" I want each record to have its own distinct quality and I want each song to have its own distinct quality, explains Gumbs. "There's a phrase I learned from a producer on a panel discussion we had a few years back. He said, 'The song is the star.' What I feel the song needs usually will dictate what the instrumentation will be. It'll vary from one to the next. I was very influenced as a little kid by soundtracks. I was introduced to Henry Mancini's music at age 8. He left an indelible impression on me as far as composition and melody. My songs become like a soundtrack to life, so they will vary from one to the next, whether by genre or instrumentation.
Gumbs appreciation and affinity for a wide range of musical styles comes from his upbringing. Growing up in St. Albans, Queens, he heard a lot of sounds. He started playing piano at age 7 and later attended Music and Art High School in Manhattan and was introduced by a classmate to his father, Leroy Kirkland, who had played with the Erskine Hawkins band and was the composer of "Cloudburst, made famous by Lambert, Hendricks & Ross. He was also heavy into R&B as a musical director and arranged the hit "Our Day Will Come, by Ruby and the Romantics.
"He was like my first mentor. He would introduce me to these artists. I would do rehearsals, says Gumbs. At the same time in school, he was playing in a Latin band, a big band and playing piano duets. He was listening to records made by Motown and Blue Note, "so my interest in R&B and the contemporary is just as natural to me as my interest in straight-ahead or Latin. I grew up that way. It wasn't something where I had an acquired taste or was moved into it because of an industry or pressure. I'm also West Indian. My mother was from Montserrat and my father was from Anguilla in the British West Indies. So that is part of my makeup also.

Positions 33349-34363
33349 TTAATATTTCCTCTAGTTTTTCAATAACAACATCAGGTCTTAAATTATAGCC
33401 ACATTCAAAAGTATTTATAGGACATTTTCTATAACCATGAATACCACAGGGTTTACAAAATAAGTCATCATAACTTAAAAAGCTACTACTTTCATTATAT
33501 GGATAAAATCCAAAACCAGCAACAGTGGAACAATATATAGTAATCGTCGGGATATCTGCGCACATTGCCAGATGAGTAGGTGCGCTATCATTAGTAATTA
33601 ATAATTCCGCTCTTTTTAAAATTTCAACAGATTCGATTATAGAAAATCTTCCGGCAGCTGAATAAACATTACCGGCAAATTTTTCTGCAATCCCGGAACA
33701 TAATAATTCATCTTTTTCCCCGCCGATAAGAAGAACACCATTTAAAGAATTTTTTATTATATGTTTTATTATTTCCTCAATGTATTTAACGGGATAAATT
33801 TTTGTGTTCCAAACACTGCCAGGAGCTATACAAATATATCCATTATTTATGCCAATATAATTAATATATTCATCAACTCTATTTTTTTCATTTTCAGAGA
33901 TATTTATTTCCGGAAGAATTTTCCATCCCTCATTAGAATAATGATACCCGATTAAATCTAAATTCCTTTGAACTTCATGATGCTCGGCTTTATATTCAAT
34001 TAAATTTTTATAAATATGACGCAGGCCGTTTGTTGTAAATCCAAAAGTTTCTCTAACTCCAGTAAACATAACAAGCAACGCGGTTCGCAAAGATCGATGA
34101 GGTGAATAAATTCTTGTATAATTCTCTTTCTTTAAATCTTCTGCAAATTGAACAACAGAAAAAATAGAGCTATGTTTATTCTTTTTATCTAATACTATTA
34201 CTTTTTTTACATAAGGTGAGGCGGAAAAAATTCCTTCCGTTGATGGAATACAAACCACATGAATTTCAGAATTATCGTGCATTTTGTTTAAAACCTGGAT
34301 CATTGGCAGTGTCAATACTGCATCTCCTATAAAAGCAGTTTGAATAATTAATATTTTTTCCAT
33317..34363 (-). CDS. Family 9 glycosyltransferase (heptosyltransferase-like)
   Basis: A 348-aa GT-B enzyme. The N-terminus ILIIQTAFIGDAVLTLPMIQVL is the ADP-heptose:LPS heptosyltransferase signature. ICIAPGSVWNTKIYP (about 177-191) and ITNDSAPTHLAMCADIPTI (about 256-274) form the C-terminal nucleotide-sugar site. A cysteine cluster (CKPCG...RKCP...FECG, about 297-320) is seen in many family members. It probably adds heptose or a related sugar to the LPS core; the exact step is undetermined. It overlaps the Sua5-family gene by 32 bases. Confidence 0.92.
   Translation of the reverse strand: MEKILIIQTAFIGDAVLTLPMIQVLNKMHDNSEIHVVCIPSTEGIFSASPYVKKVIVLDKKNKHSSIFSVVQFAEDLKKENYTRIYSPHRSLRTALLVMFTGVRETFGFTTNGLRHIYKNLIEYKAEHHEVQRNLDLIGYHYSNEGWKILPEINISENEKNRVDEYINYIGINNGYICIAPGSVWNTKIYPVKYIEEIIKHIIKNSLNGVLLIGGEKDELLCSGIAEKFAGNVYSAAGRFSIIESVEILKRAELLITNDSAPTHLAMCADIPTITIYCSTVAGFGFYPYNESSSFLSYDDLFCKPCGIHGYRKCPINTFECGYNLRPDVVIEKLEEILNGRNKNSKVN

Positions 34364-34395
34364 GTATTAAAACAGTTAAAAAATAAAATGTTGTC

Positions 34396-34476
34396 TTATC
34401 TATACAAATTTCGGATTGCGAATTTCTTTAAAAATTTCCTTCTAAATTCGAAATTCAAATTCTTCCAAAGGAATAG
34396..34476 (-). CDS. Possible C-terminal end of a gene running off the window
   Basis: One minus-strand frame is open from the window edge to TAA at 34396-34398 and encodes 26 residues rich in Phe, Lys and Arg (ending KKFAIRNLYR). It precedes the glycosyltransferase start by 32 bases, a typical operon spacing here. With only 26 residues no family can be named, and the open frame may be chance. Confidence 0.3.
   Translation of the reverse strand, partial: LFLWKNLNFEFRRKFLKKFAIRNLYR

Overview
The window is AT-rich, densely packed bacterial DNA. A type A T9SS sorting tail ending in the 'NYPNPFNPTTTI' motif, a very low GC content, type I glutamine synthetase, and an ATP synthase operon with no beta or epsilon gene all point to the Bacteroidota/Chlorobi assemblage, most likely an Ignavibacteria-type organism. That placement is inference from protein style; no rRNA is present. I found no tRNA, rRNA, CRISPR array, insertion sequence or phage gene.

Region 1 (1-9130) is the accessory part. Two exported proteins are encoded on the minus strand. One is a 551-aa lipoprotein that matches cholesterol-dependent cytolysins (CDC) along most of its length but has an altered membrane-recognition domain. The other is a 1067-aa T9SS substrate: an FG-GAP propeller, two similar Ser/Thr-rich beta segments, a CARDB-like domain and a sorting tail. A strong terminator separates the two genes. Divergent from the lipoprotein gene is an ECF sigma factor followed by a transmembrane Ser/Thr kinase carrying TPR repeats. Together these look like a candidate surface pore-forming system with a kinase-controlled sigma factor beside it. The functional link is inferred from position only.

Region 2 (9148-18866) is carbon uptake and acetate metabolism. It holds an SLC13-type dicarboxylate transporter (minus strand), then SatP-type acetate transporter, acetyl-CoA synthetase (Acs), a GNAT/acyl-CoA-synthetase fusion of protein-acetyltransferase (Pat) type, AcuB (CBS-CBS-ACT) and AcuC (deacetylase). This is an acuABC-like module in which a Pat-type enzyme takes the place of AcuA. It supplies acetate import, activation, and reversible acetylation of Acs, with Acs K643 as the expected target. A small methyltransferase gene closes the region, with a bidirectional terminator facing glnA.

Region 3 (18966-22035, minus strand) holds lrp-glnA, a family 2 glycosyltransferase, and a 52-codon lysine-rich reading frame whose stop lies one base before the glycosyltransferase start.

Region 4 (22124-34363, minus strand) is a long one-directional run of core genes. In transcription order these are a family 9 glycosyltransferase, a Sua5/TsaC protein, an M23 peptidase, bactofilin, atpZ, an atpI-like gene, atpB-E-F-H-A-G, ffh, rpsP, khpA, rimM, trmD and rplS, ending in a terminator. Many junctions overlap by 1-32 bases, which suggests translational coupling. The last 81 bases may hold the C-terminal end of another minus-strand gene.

"I find it interesting, Gumbs continues, "when people have a problem with me moving in directions that aren't straight ahead. I did not grow up in a straight ahead jazz family. I grew up in a family where we listened to calypso and steel bands. I found a whole variety of sounds that got my attention. They end up being called R&B, straight ahead, jazz, whatever. I just love the music.
The very first records Gumbs purchased were Henry Mancini and Horace Silver. He enjoyed listening to Mancini's televisions scores for Peter Gunn and Mr. Lucky. Through the radio, he started hearing Dizzy Gillespie, Lalo Schifrin, Gil Evans, Miles Davis, McCoy Tyner and John Coltrane. Gumbs would tape music on his reel-to-reel recorder. Other times he would write down the names of players from the radio, then go out to get their records. "I was really into it. I was into the sounds. They got my attention, as opposed to trying to put things in a category. I just liked the music.
He first started playing along with Silver's records because, "He wasn't like Oscar Peterson, Gumbs says, chuckling. "He was very melodic, which is something I gravitated to, to make the solos as melodic as possible, regardless of the tempo.
Gumbs studied music at the State University of New York at Fredonia in upstate New York. He met an engineer who would let him work with concerts tapes he had made of his college performances in various settings, including some of his arrangements. At one point in 1971, Leroy Kirkland introduced him to renowned Detroit guitarist Kenny Burrell. The young pianist wound up giving a tape to Burrell. A recent graduate, he still wasn't confident in his abilities as a player, as much as a composer and arranger. Burrell told Gumbs he might get a phone call in five days or so.
The very next day, Burrell called and spoke to his mother.